A collaborative report with input from Regional Principals Phil Muir, Jon Bowen, and Hugo Vaughan
Leading Remarkable Learning, convened by Westmount School, was a powerful learning experience for teachers, school administrators and policy makers.
The aim was to redefine and refresh views of education, and to inspire the education community for the future.
The conference featured New Zealand and international experts in education leadership and innovation. It presented and interpreted the latest research and technologies in key areas of 21st century learning:
Sugata Mitra, the professor whose research has led to the creation of a global network of Self Organised Learning Environments (SOLEs) and a ‘School in the Cloud’, taught us a huge amount about how technology enables us to think and learn in a more meaningful way.
His common sense approach and thought-provoking insights into what motivates learners to be self-directed was inspirational. He told us of his recommendations around using devices in group activities and how best to ask those ‘big questions’ to unlock rich learning, great thinking and problemsolving.
Mark Osborne is an expert in leading change management, with a special focus on learning environments. He unpacked the reasons why schools needed to be growing learners in modern learning environments, and using the learning styles that accompany these physical spaces.
Mark reminded us of the forecast for the job market and how so many current jobs would be phased out with technology over the next few years. He also stressed the importance of future proofing our students moving into the next phase of the world of work.
Frances Valintine, an educational futurist and founder of the Mindlab by Unitec and the Tech Futures Lab, outlined the pressures both on the education system, and the future of jobs.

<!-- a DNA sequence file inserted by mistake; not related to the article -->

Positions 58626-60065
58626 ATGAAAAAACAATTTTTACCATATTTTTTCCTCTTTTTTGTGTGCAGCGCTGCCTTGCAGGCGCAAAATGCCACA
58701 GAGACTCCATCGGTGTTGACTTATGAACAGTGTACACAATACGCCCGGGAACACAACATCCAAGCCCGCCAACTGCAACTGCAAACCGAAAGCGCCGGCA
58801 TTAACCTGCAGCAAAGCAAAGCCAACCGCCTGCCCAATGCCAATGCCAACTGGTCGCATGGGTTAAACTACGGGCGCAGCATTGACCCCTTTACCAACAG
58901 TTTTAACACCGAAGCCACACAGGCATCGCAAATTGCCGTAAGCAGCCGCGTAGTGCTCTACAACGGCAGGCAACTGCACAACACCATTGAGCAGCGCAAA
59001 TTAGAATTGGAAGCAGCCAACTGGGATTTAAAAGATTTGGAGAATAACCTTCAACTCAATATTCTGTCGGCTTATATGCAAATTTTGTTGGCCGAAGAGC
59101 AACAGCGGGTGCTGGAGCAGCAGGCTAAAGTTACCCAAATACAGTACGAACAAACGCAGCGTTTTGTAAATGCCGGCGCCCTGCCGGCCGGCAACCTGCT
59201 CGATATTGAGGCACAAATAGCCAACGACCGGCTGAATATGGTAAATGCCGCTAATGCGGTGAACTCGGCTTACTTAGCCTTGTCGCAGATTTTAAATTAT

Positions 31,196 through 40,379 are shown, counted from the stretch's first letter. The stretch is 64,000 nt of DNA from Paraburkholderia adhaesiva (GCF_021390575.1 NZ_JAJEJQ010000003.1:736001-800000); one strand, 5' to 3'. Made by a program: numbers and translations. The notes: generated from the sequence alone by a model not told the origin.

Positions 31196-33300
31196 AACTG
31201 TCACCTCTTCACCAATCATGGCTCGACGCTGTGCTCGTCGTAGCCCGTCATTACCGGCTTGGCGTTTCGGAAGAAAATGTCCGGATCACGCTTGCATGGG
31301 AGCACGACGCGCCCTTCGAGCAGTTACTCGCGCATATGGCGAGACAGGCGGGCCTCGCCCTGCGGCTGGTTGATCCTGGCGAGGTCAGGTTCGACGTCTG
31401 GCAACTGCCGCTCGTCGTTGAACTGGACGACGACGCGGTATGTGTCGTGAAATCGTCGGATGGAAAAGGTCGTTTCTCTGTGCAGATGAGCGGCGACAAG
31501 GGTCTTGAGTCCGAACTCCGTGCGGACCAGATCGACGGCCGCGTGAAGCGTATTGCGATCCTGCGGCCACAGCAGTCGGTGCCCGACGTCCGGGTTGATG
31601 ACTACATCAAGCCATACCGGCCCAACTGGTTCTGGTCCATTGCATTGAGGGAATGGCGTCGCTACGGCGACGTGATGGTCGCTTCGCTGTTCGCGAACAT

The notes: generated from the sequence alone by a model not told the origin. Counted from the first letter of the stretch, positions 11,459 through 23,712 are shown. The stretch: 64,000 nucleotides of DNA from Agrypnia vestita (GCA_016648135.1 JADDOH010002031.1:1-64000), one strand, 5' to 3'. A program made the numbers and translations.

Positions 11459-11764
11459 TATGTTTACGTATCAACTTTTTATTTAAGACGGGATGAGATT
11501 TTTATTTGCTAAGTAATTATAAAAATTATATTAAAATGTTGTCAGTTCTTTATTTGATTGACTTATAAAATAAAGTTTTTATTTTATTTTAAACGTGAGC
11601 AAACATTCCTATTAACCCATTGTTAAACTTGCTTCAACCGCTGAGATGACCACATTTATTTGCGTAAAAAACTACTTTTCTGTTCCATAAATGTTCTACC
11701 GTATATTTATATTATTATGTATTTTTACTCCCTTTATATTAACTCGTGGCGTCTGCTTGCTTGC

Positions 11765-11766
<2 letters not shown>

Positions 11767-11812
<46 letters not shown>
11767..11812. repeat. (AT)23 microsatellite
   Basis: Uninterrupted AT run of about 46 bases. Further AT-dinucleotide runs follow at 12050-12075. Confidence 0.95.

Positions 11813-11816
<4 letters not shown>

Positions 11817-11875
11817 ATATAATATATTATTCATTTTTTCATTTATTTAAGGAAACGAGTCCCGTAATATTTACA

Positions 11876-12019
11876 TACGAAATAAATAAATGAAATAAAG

One impact of changing technology was on traditional tertiary institutions, which were being challenged by online learning forums that gave learners the skills and knowledge they needed quickly and cost-effectively (often free). This meant they would no longer need to take the risk of incurring huge debt, potentially for jobs that would not exist by the time they graduated.
One School Regional Principal Gordon Poad explored the importance of teachers leading with their hearts, as well as the thought of “grab an opportunity, have a go and see what the impact is”.
Gordon also stressed the importance of giving teachers time to collaborate.
We were also treated to the services of a genuine knight of the realm – the amazing Sir John Jones. Sir John took us all on an emotional rollercoaster with stories and lessons from his life in education.
He offered simple but sound advice around selecting and developing staff, managing students, and creating schools as positive, caring, vibrant centres of communities.
Sir John reminded us about why we teach – and why it is such an honourable, important profession.
Our expert MC, Andrew Patterson, of National Business Review, facilitated brilliantly. His reflection of what we heard each day, as well as his masterful questioning of the panel discussion really maximised our engagement and learning.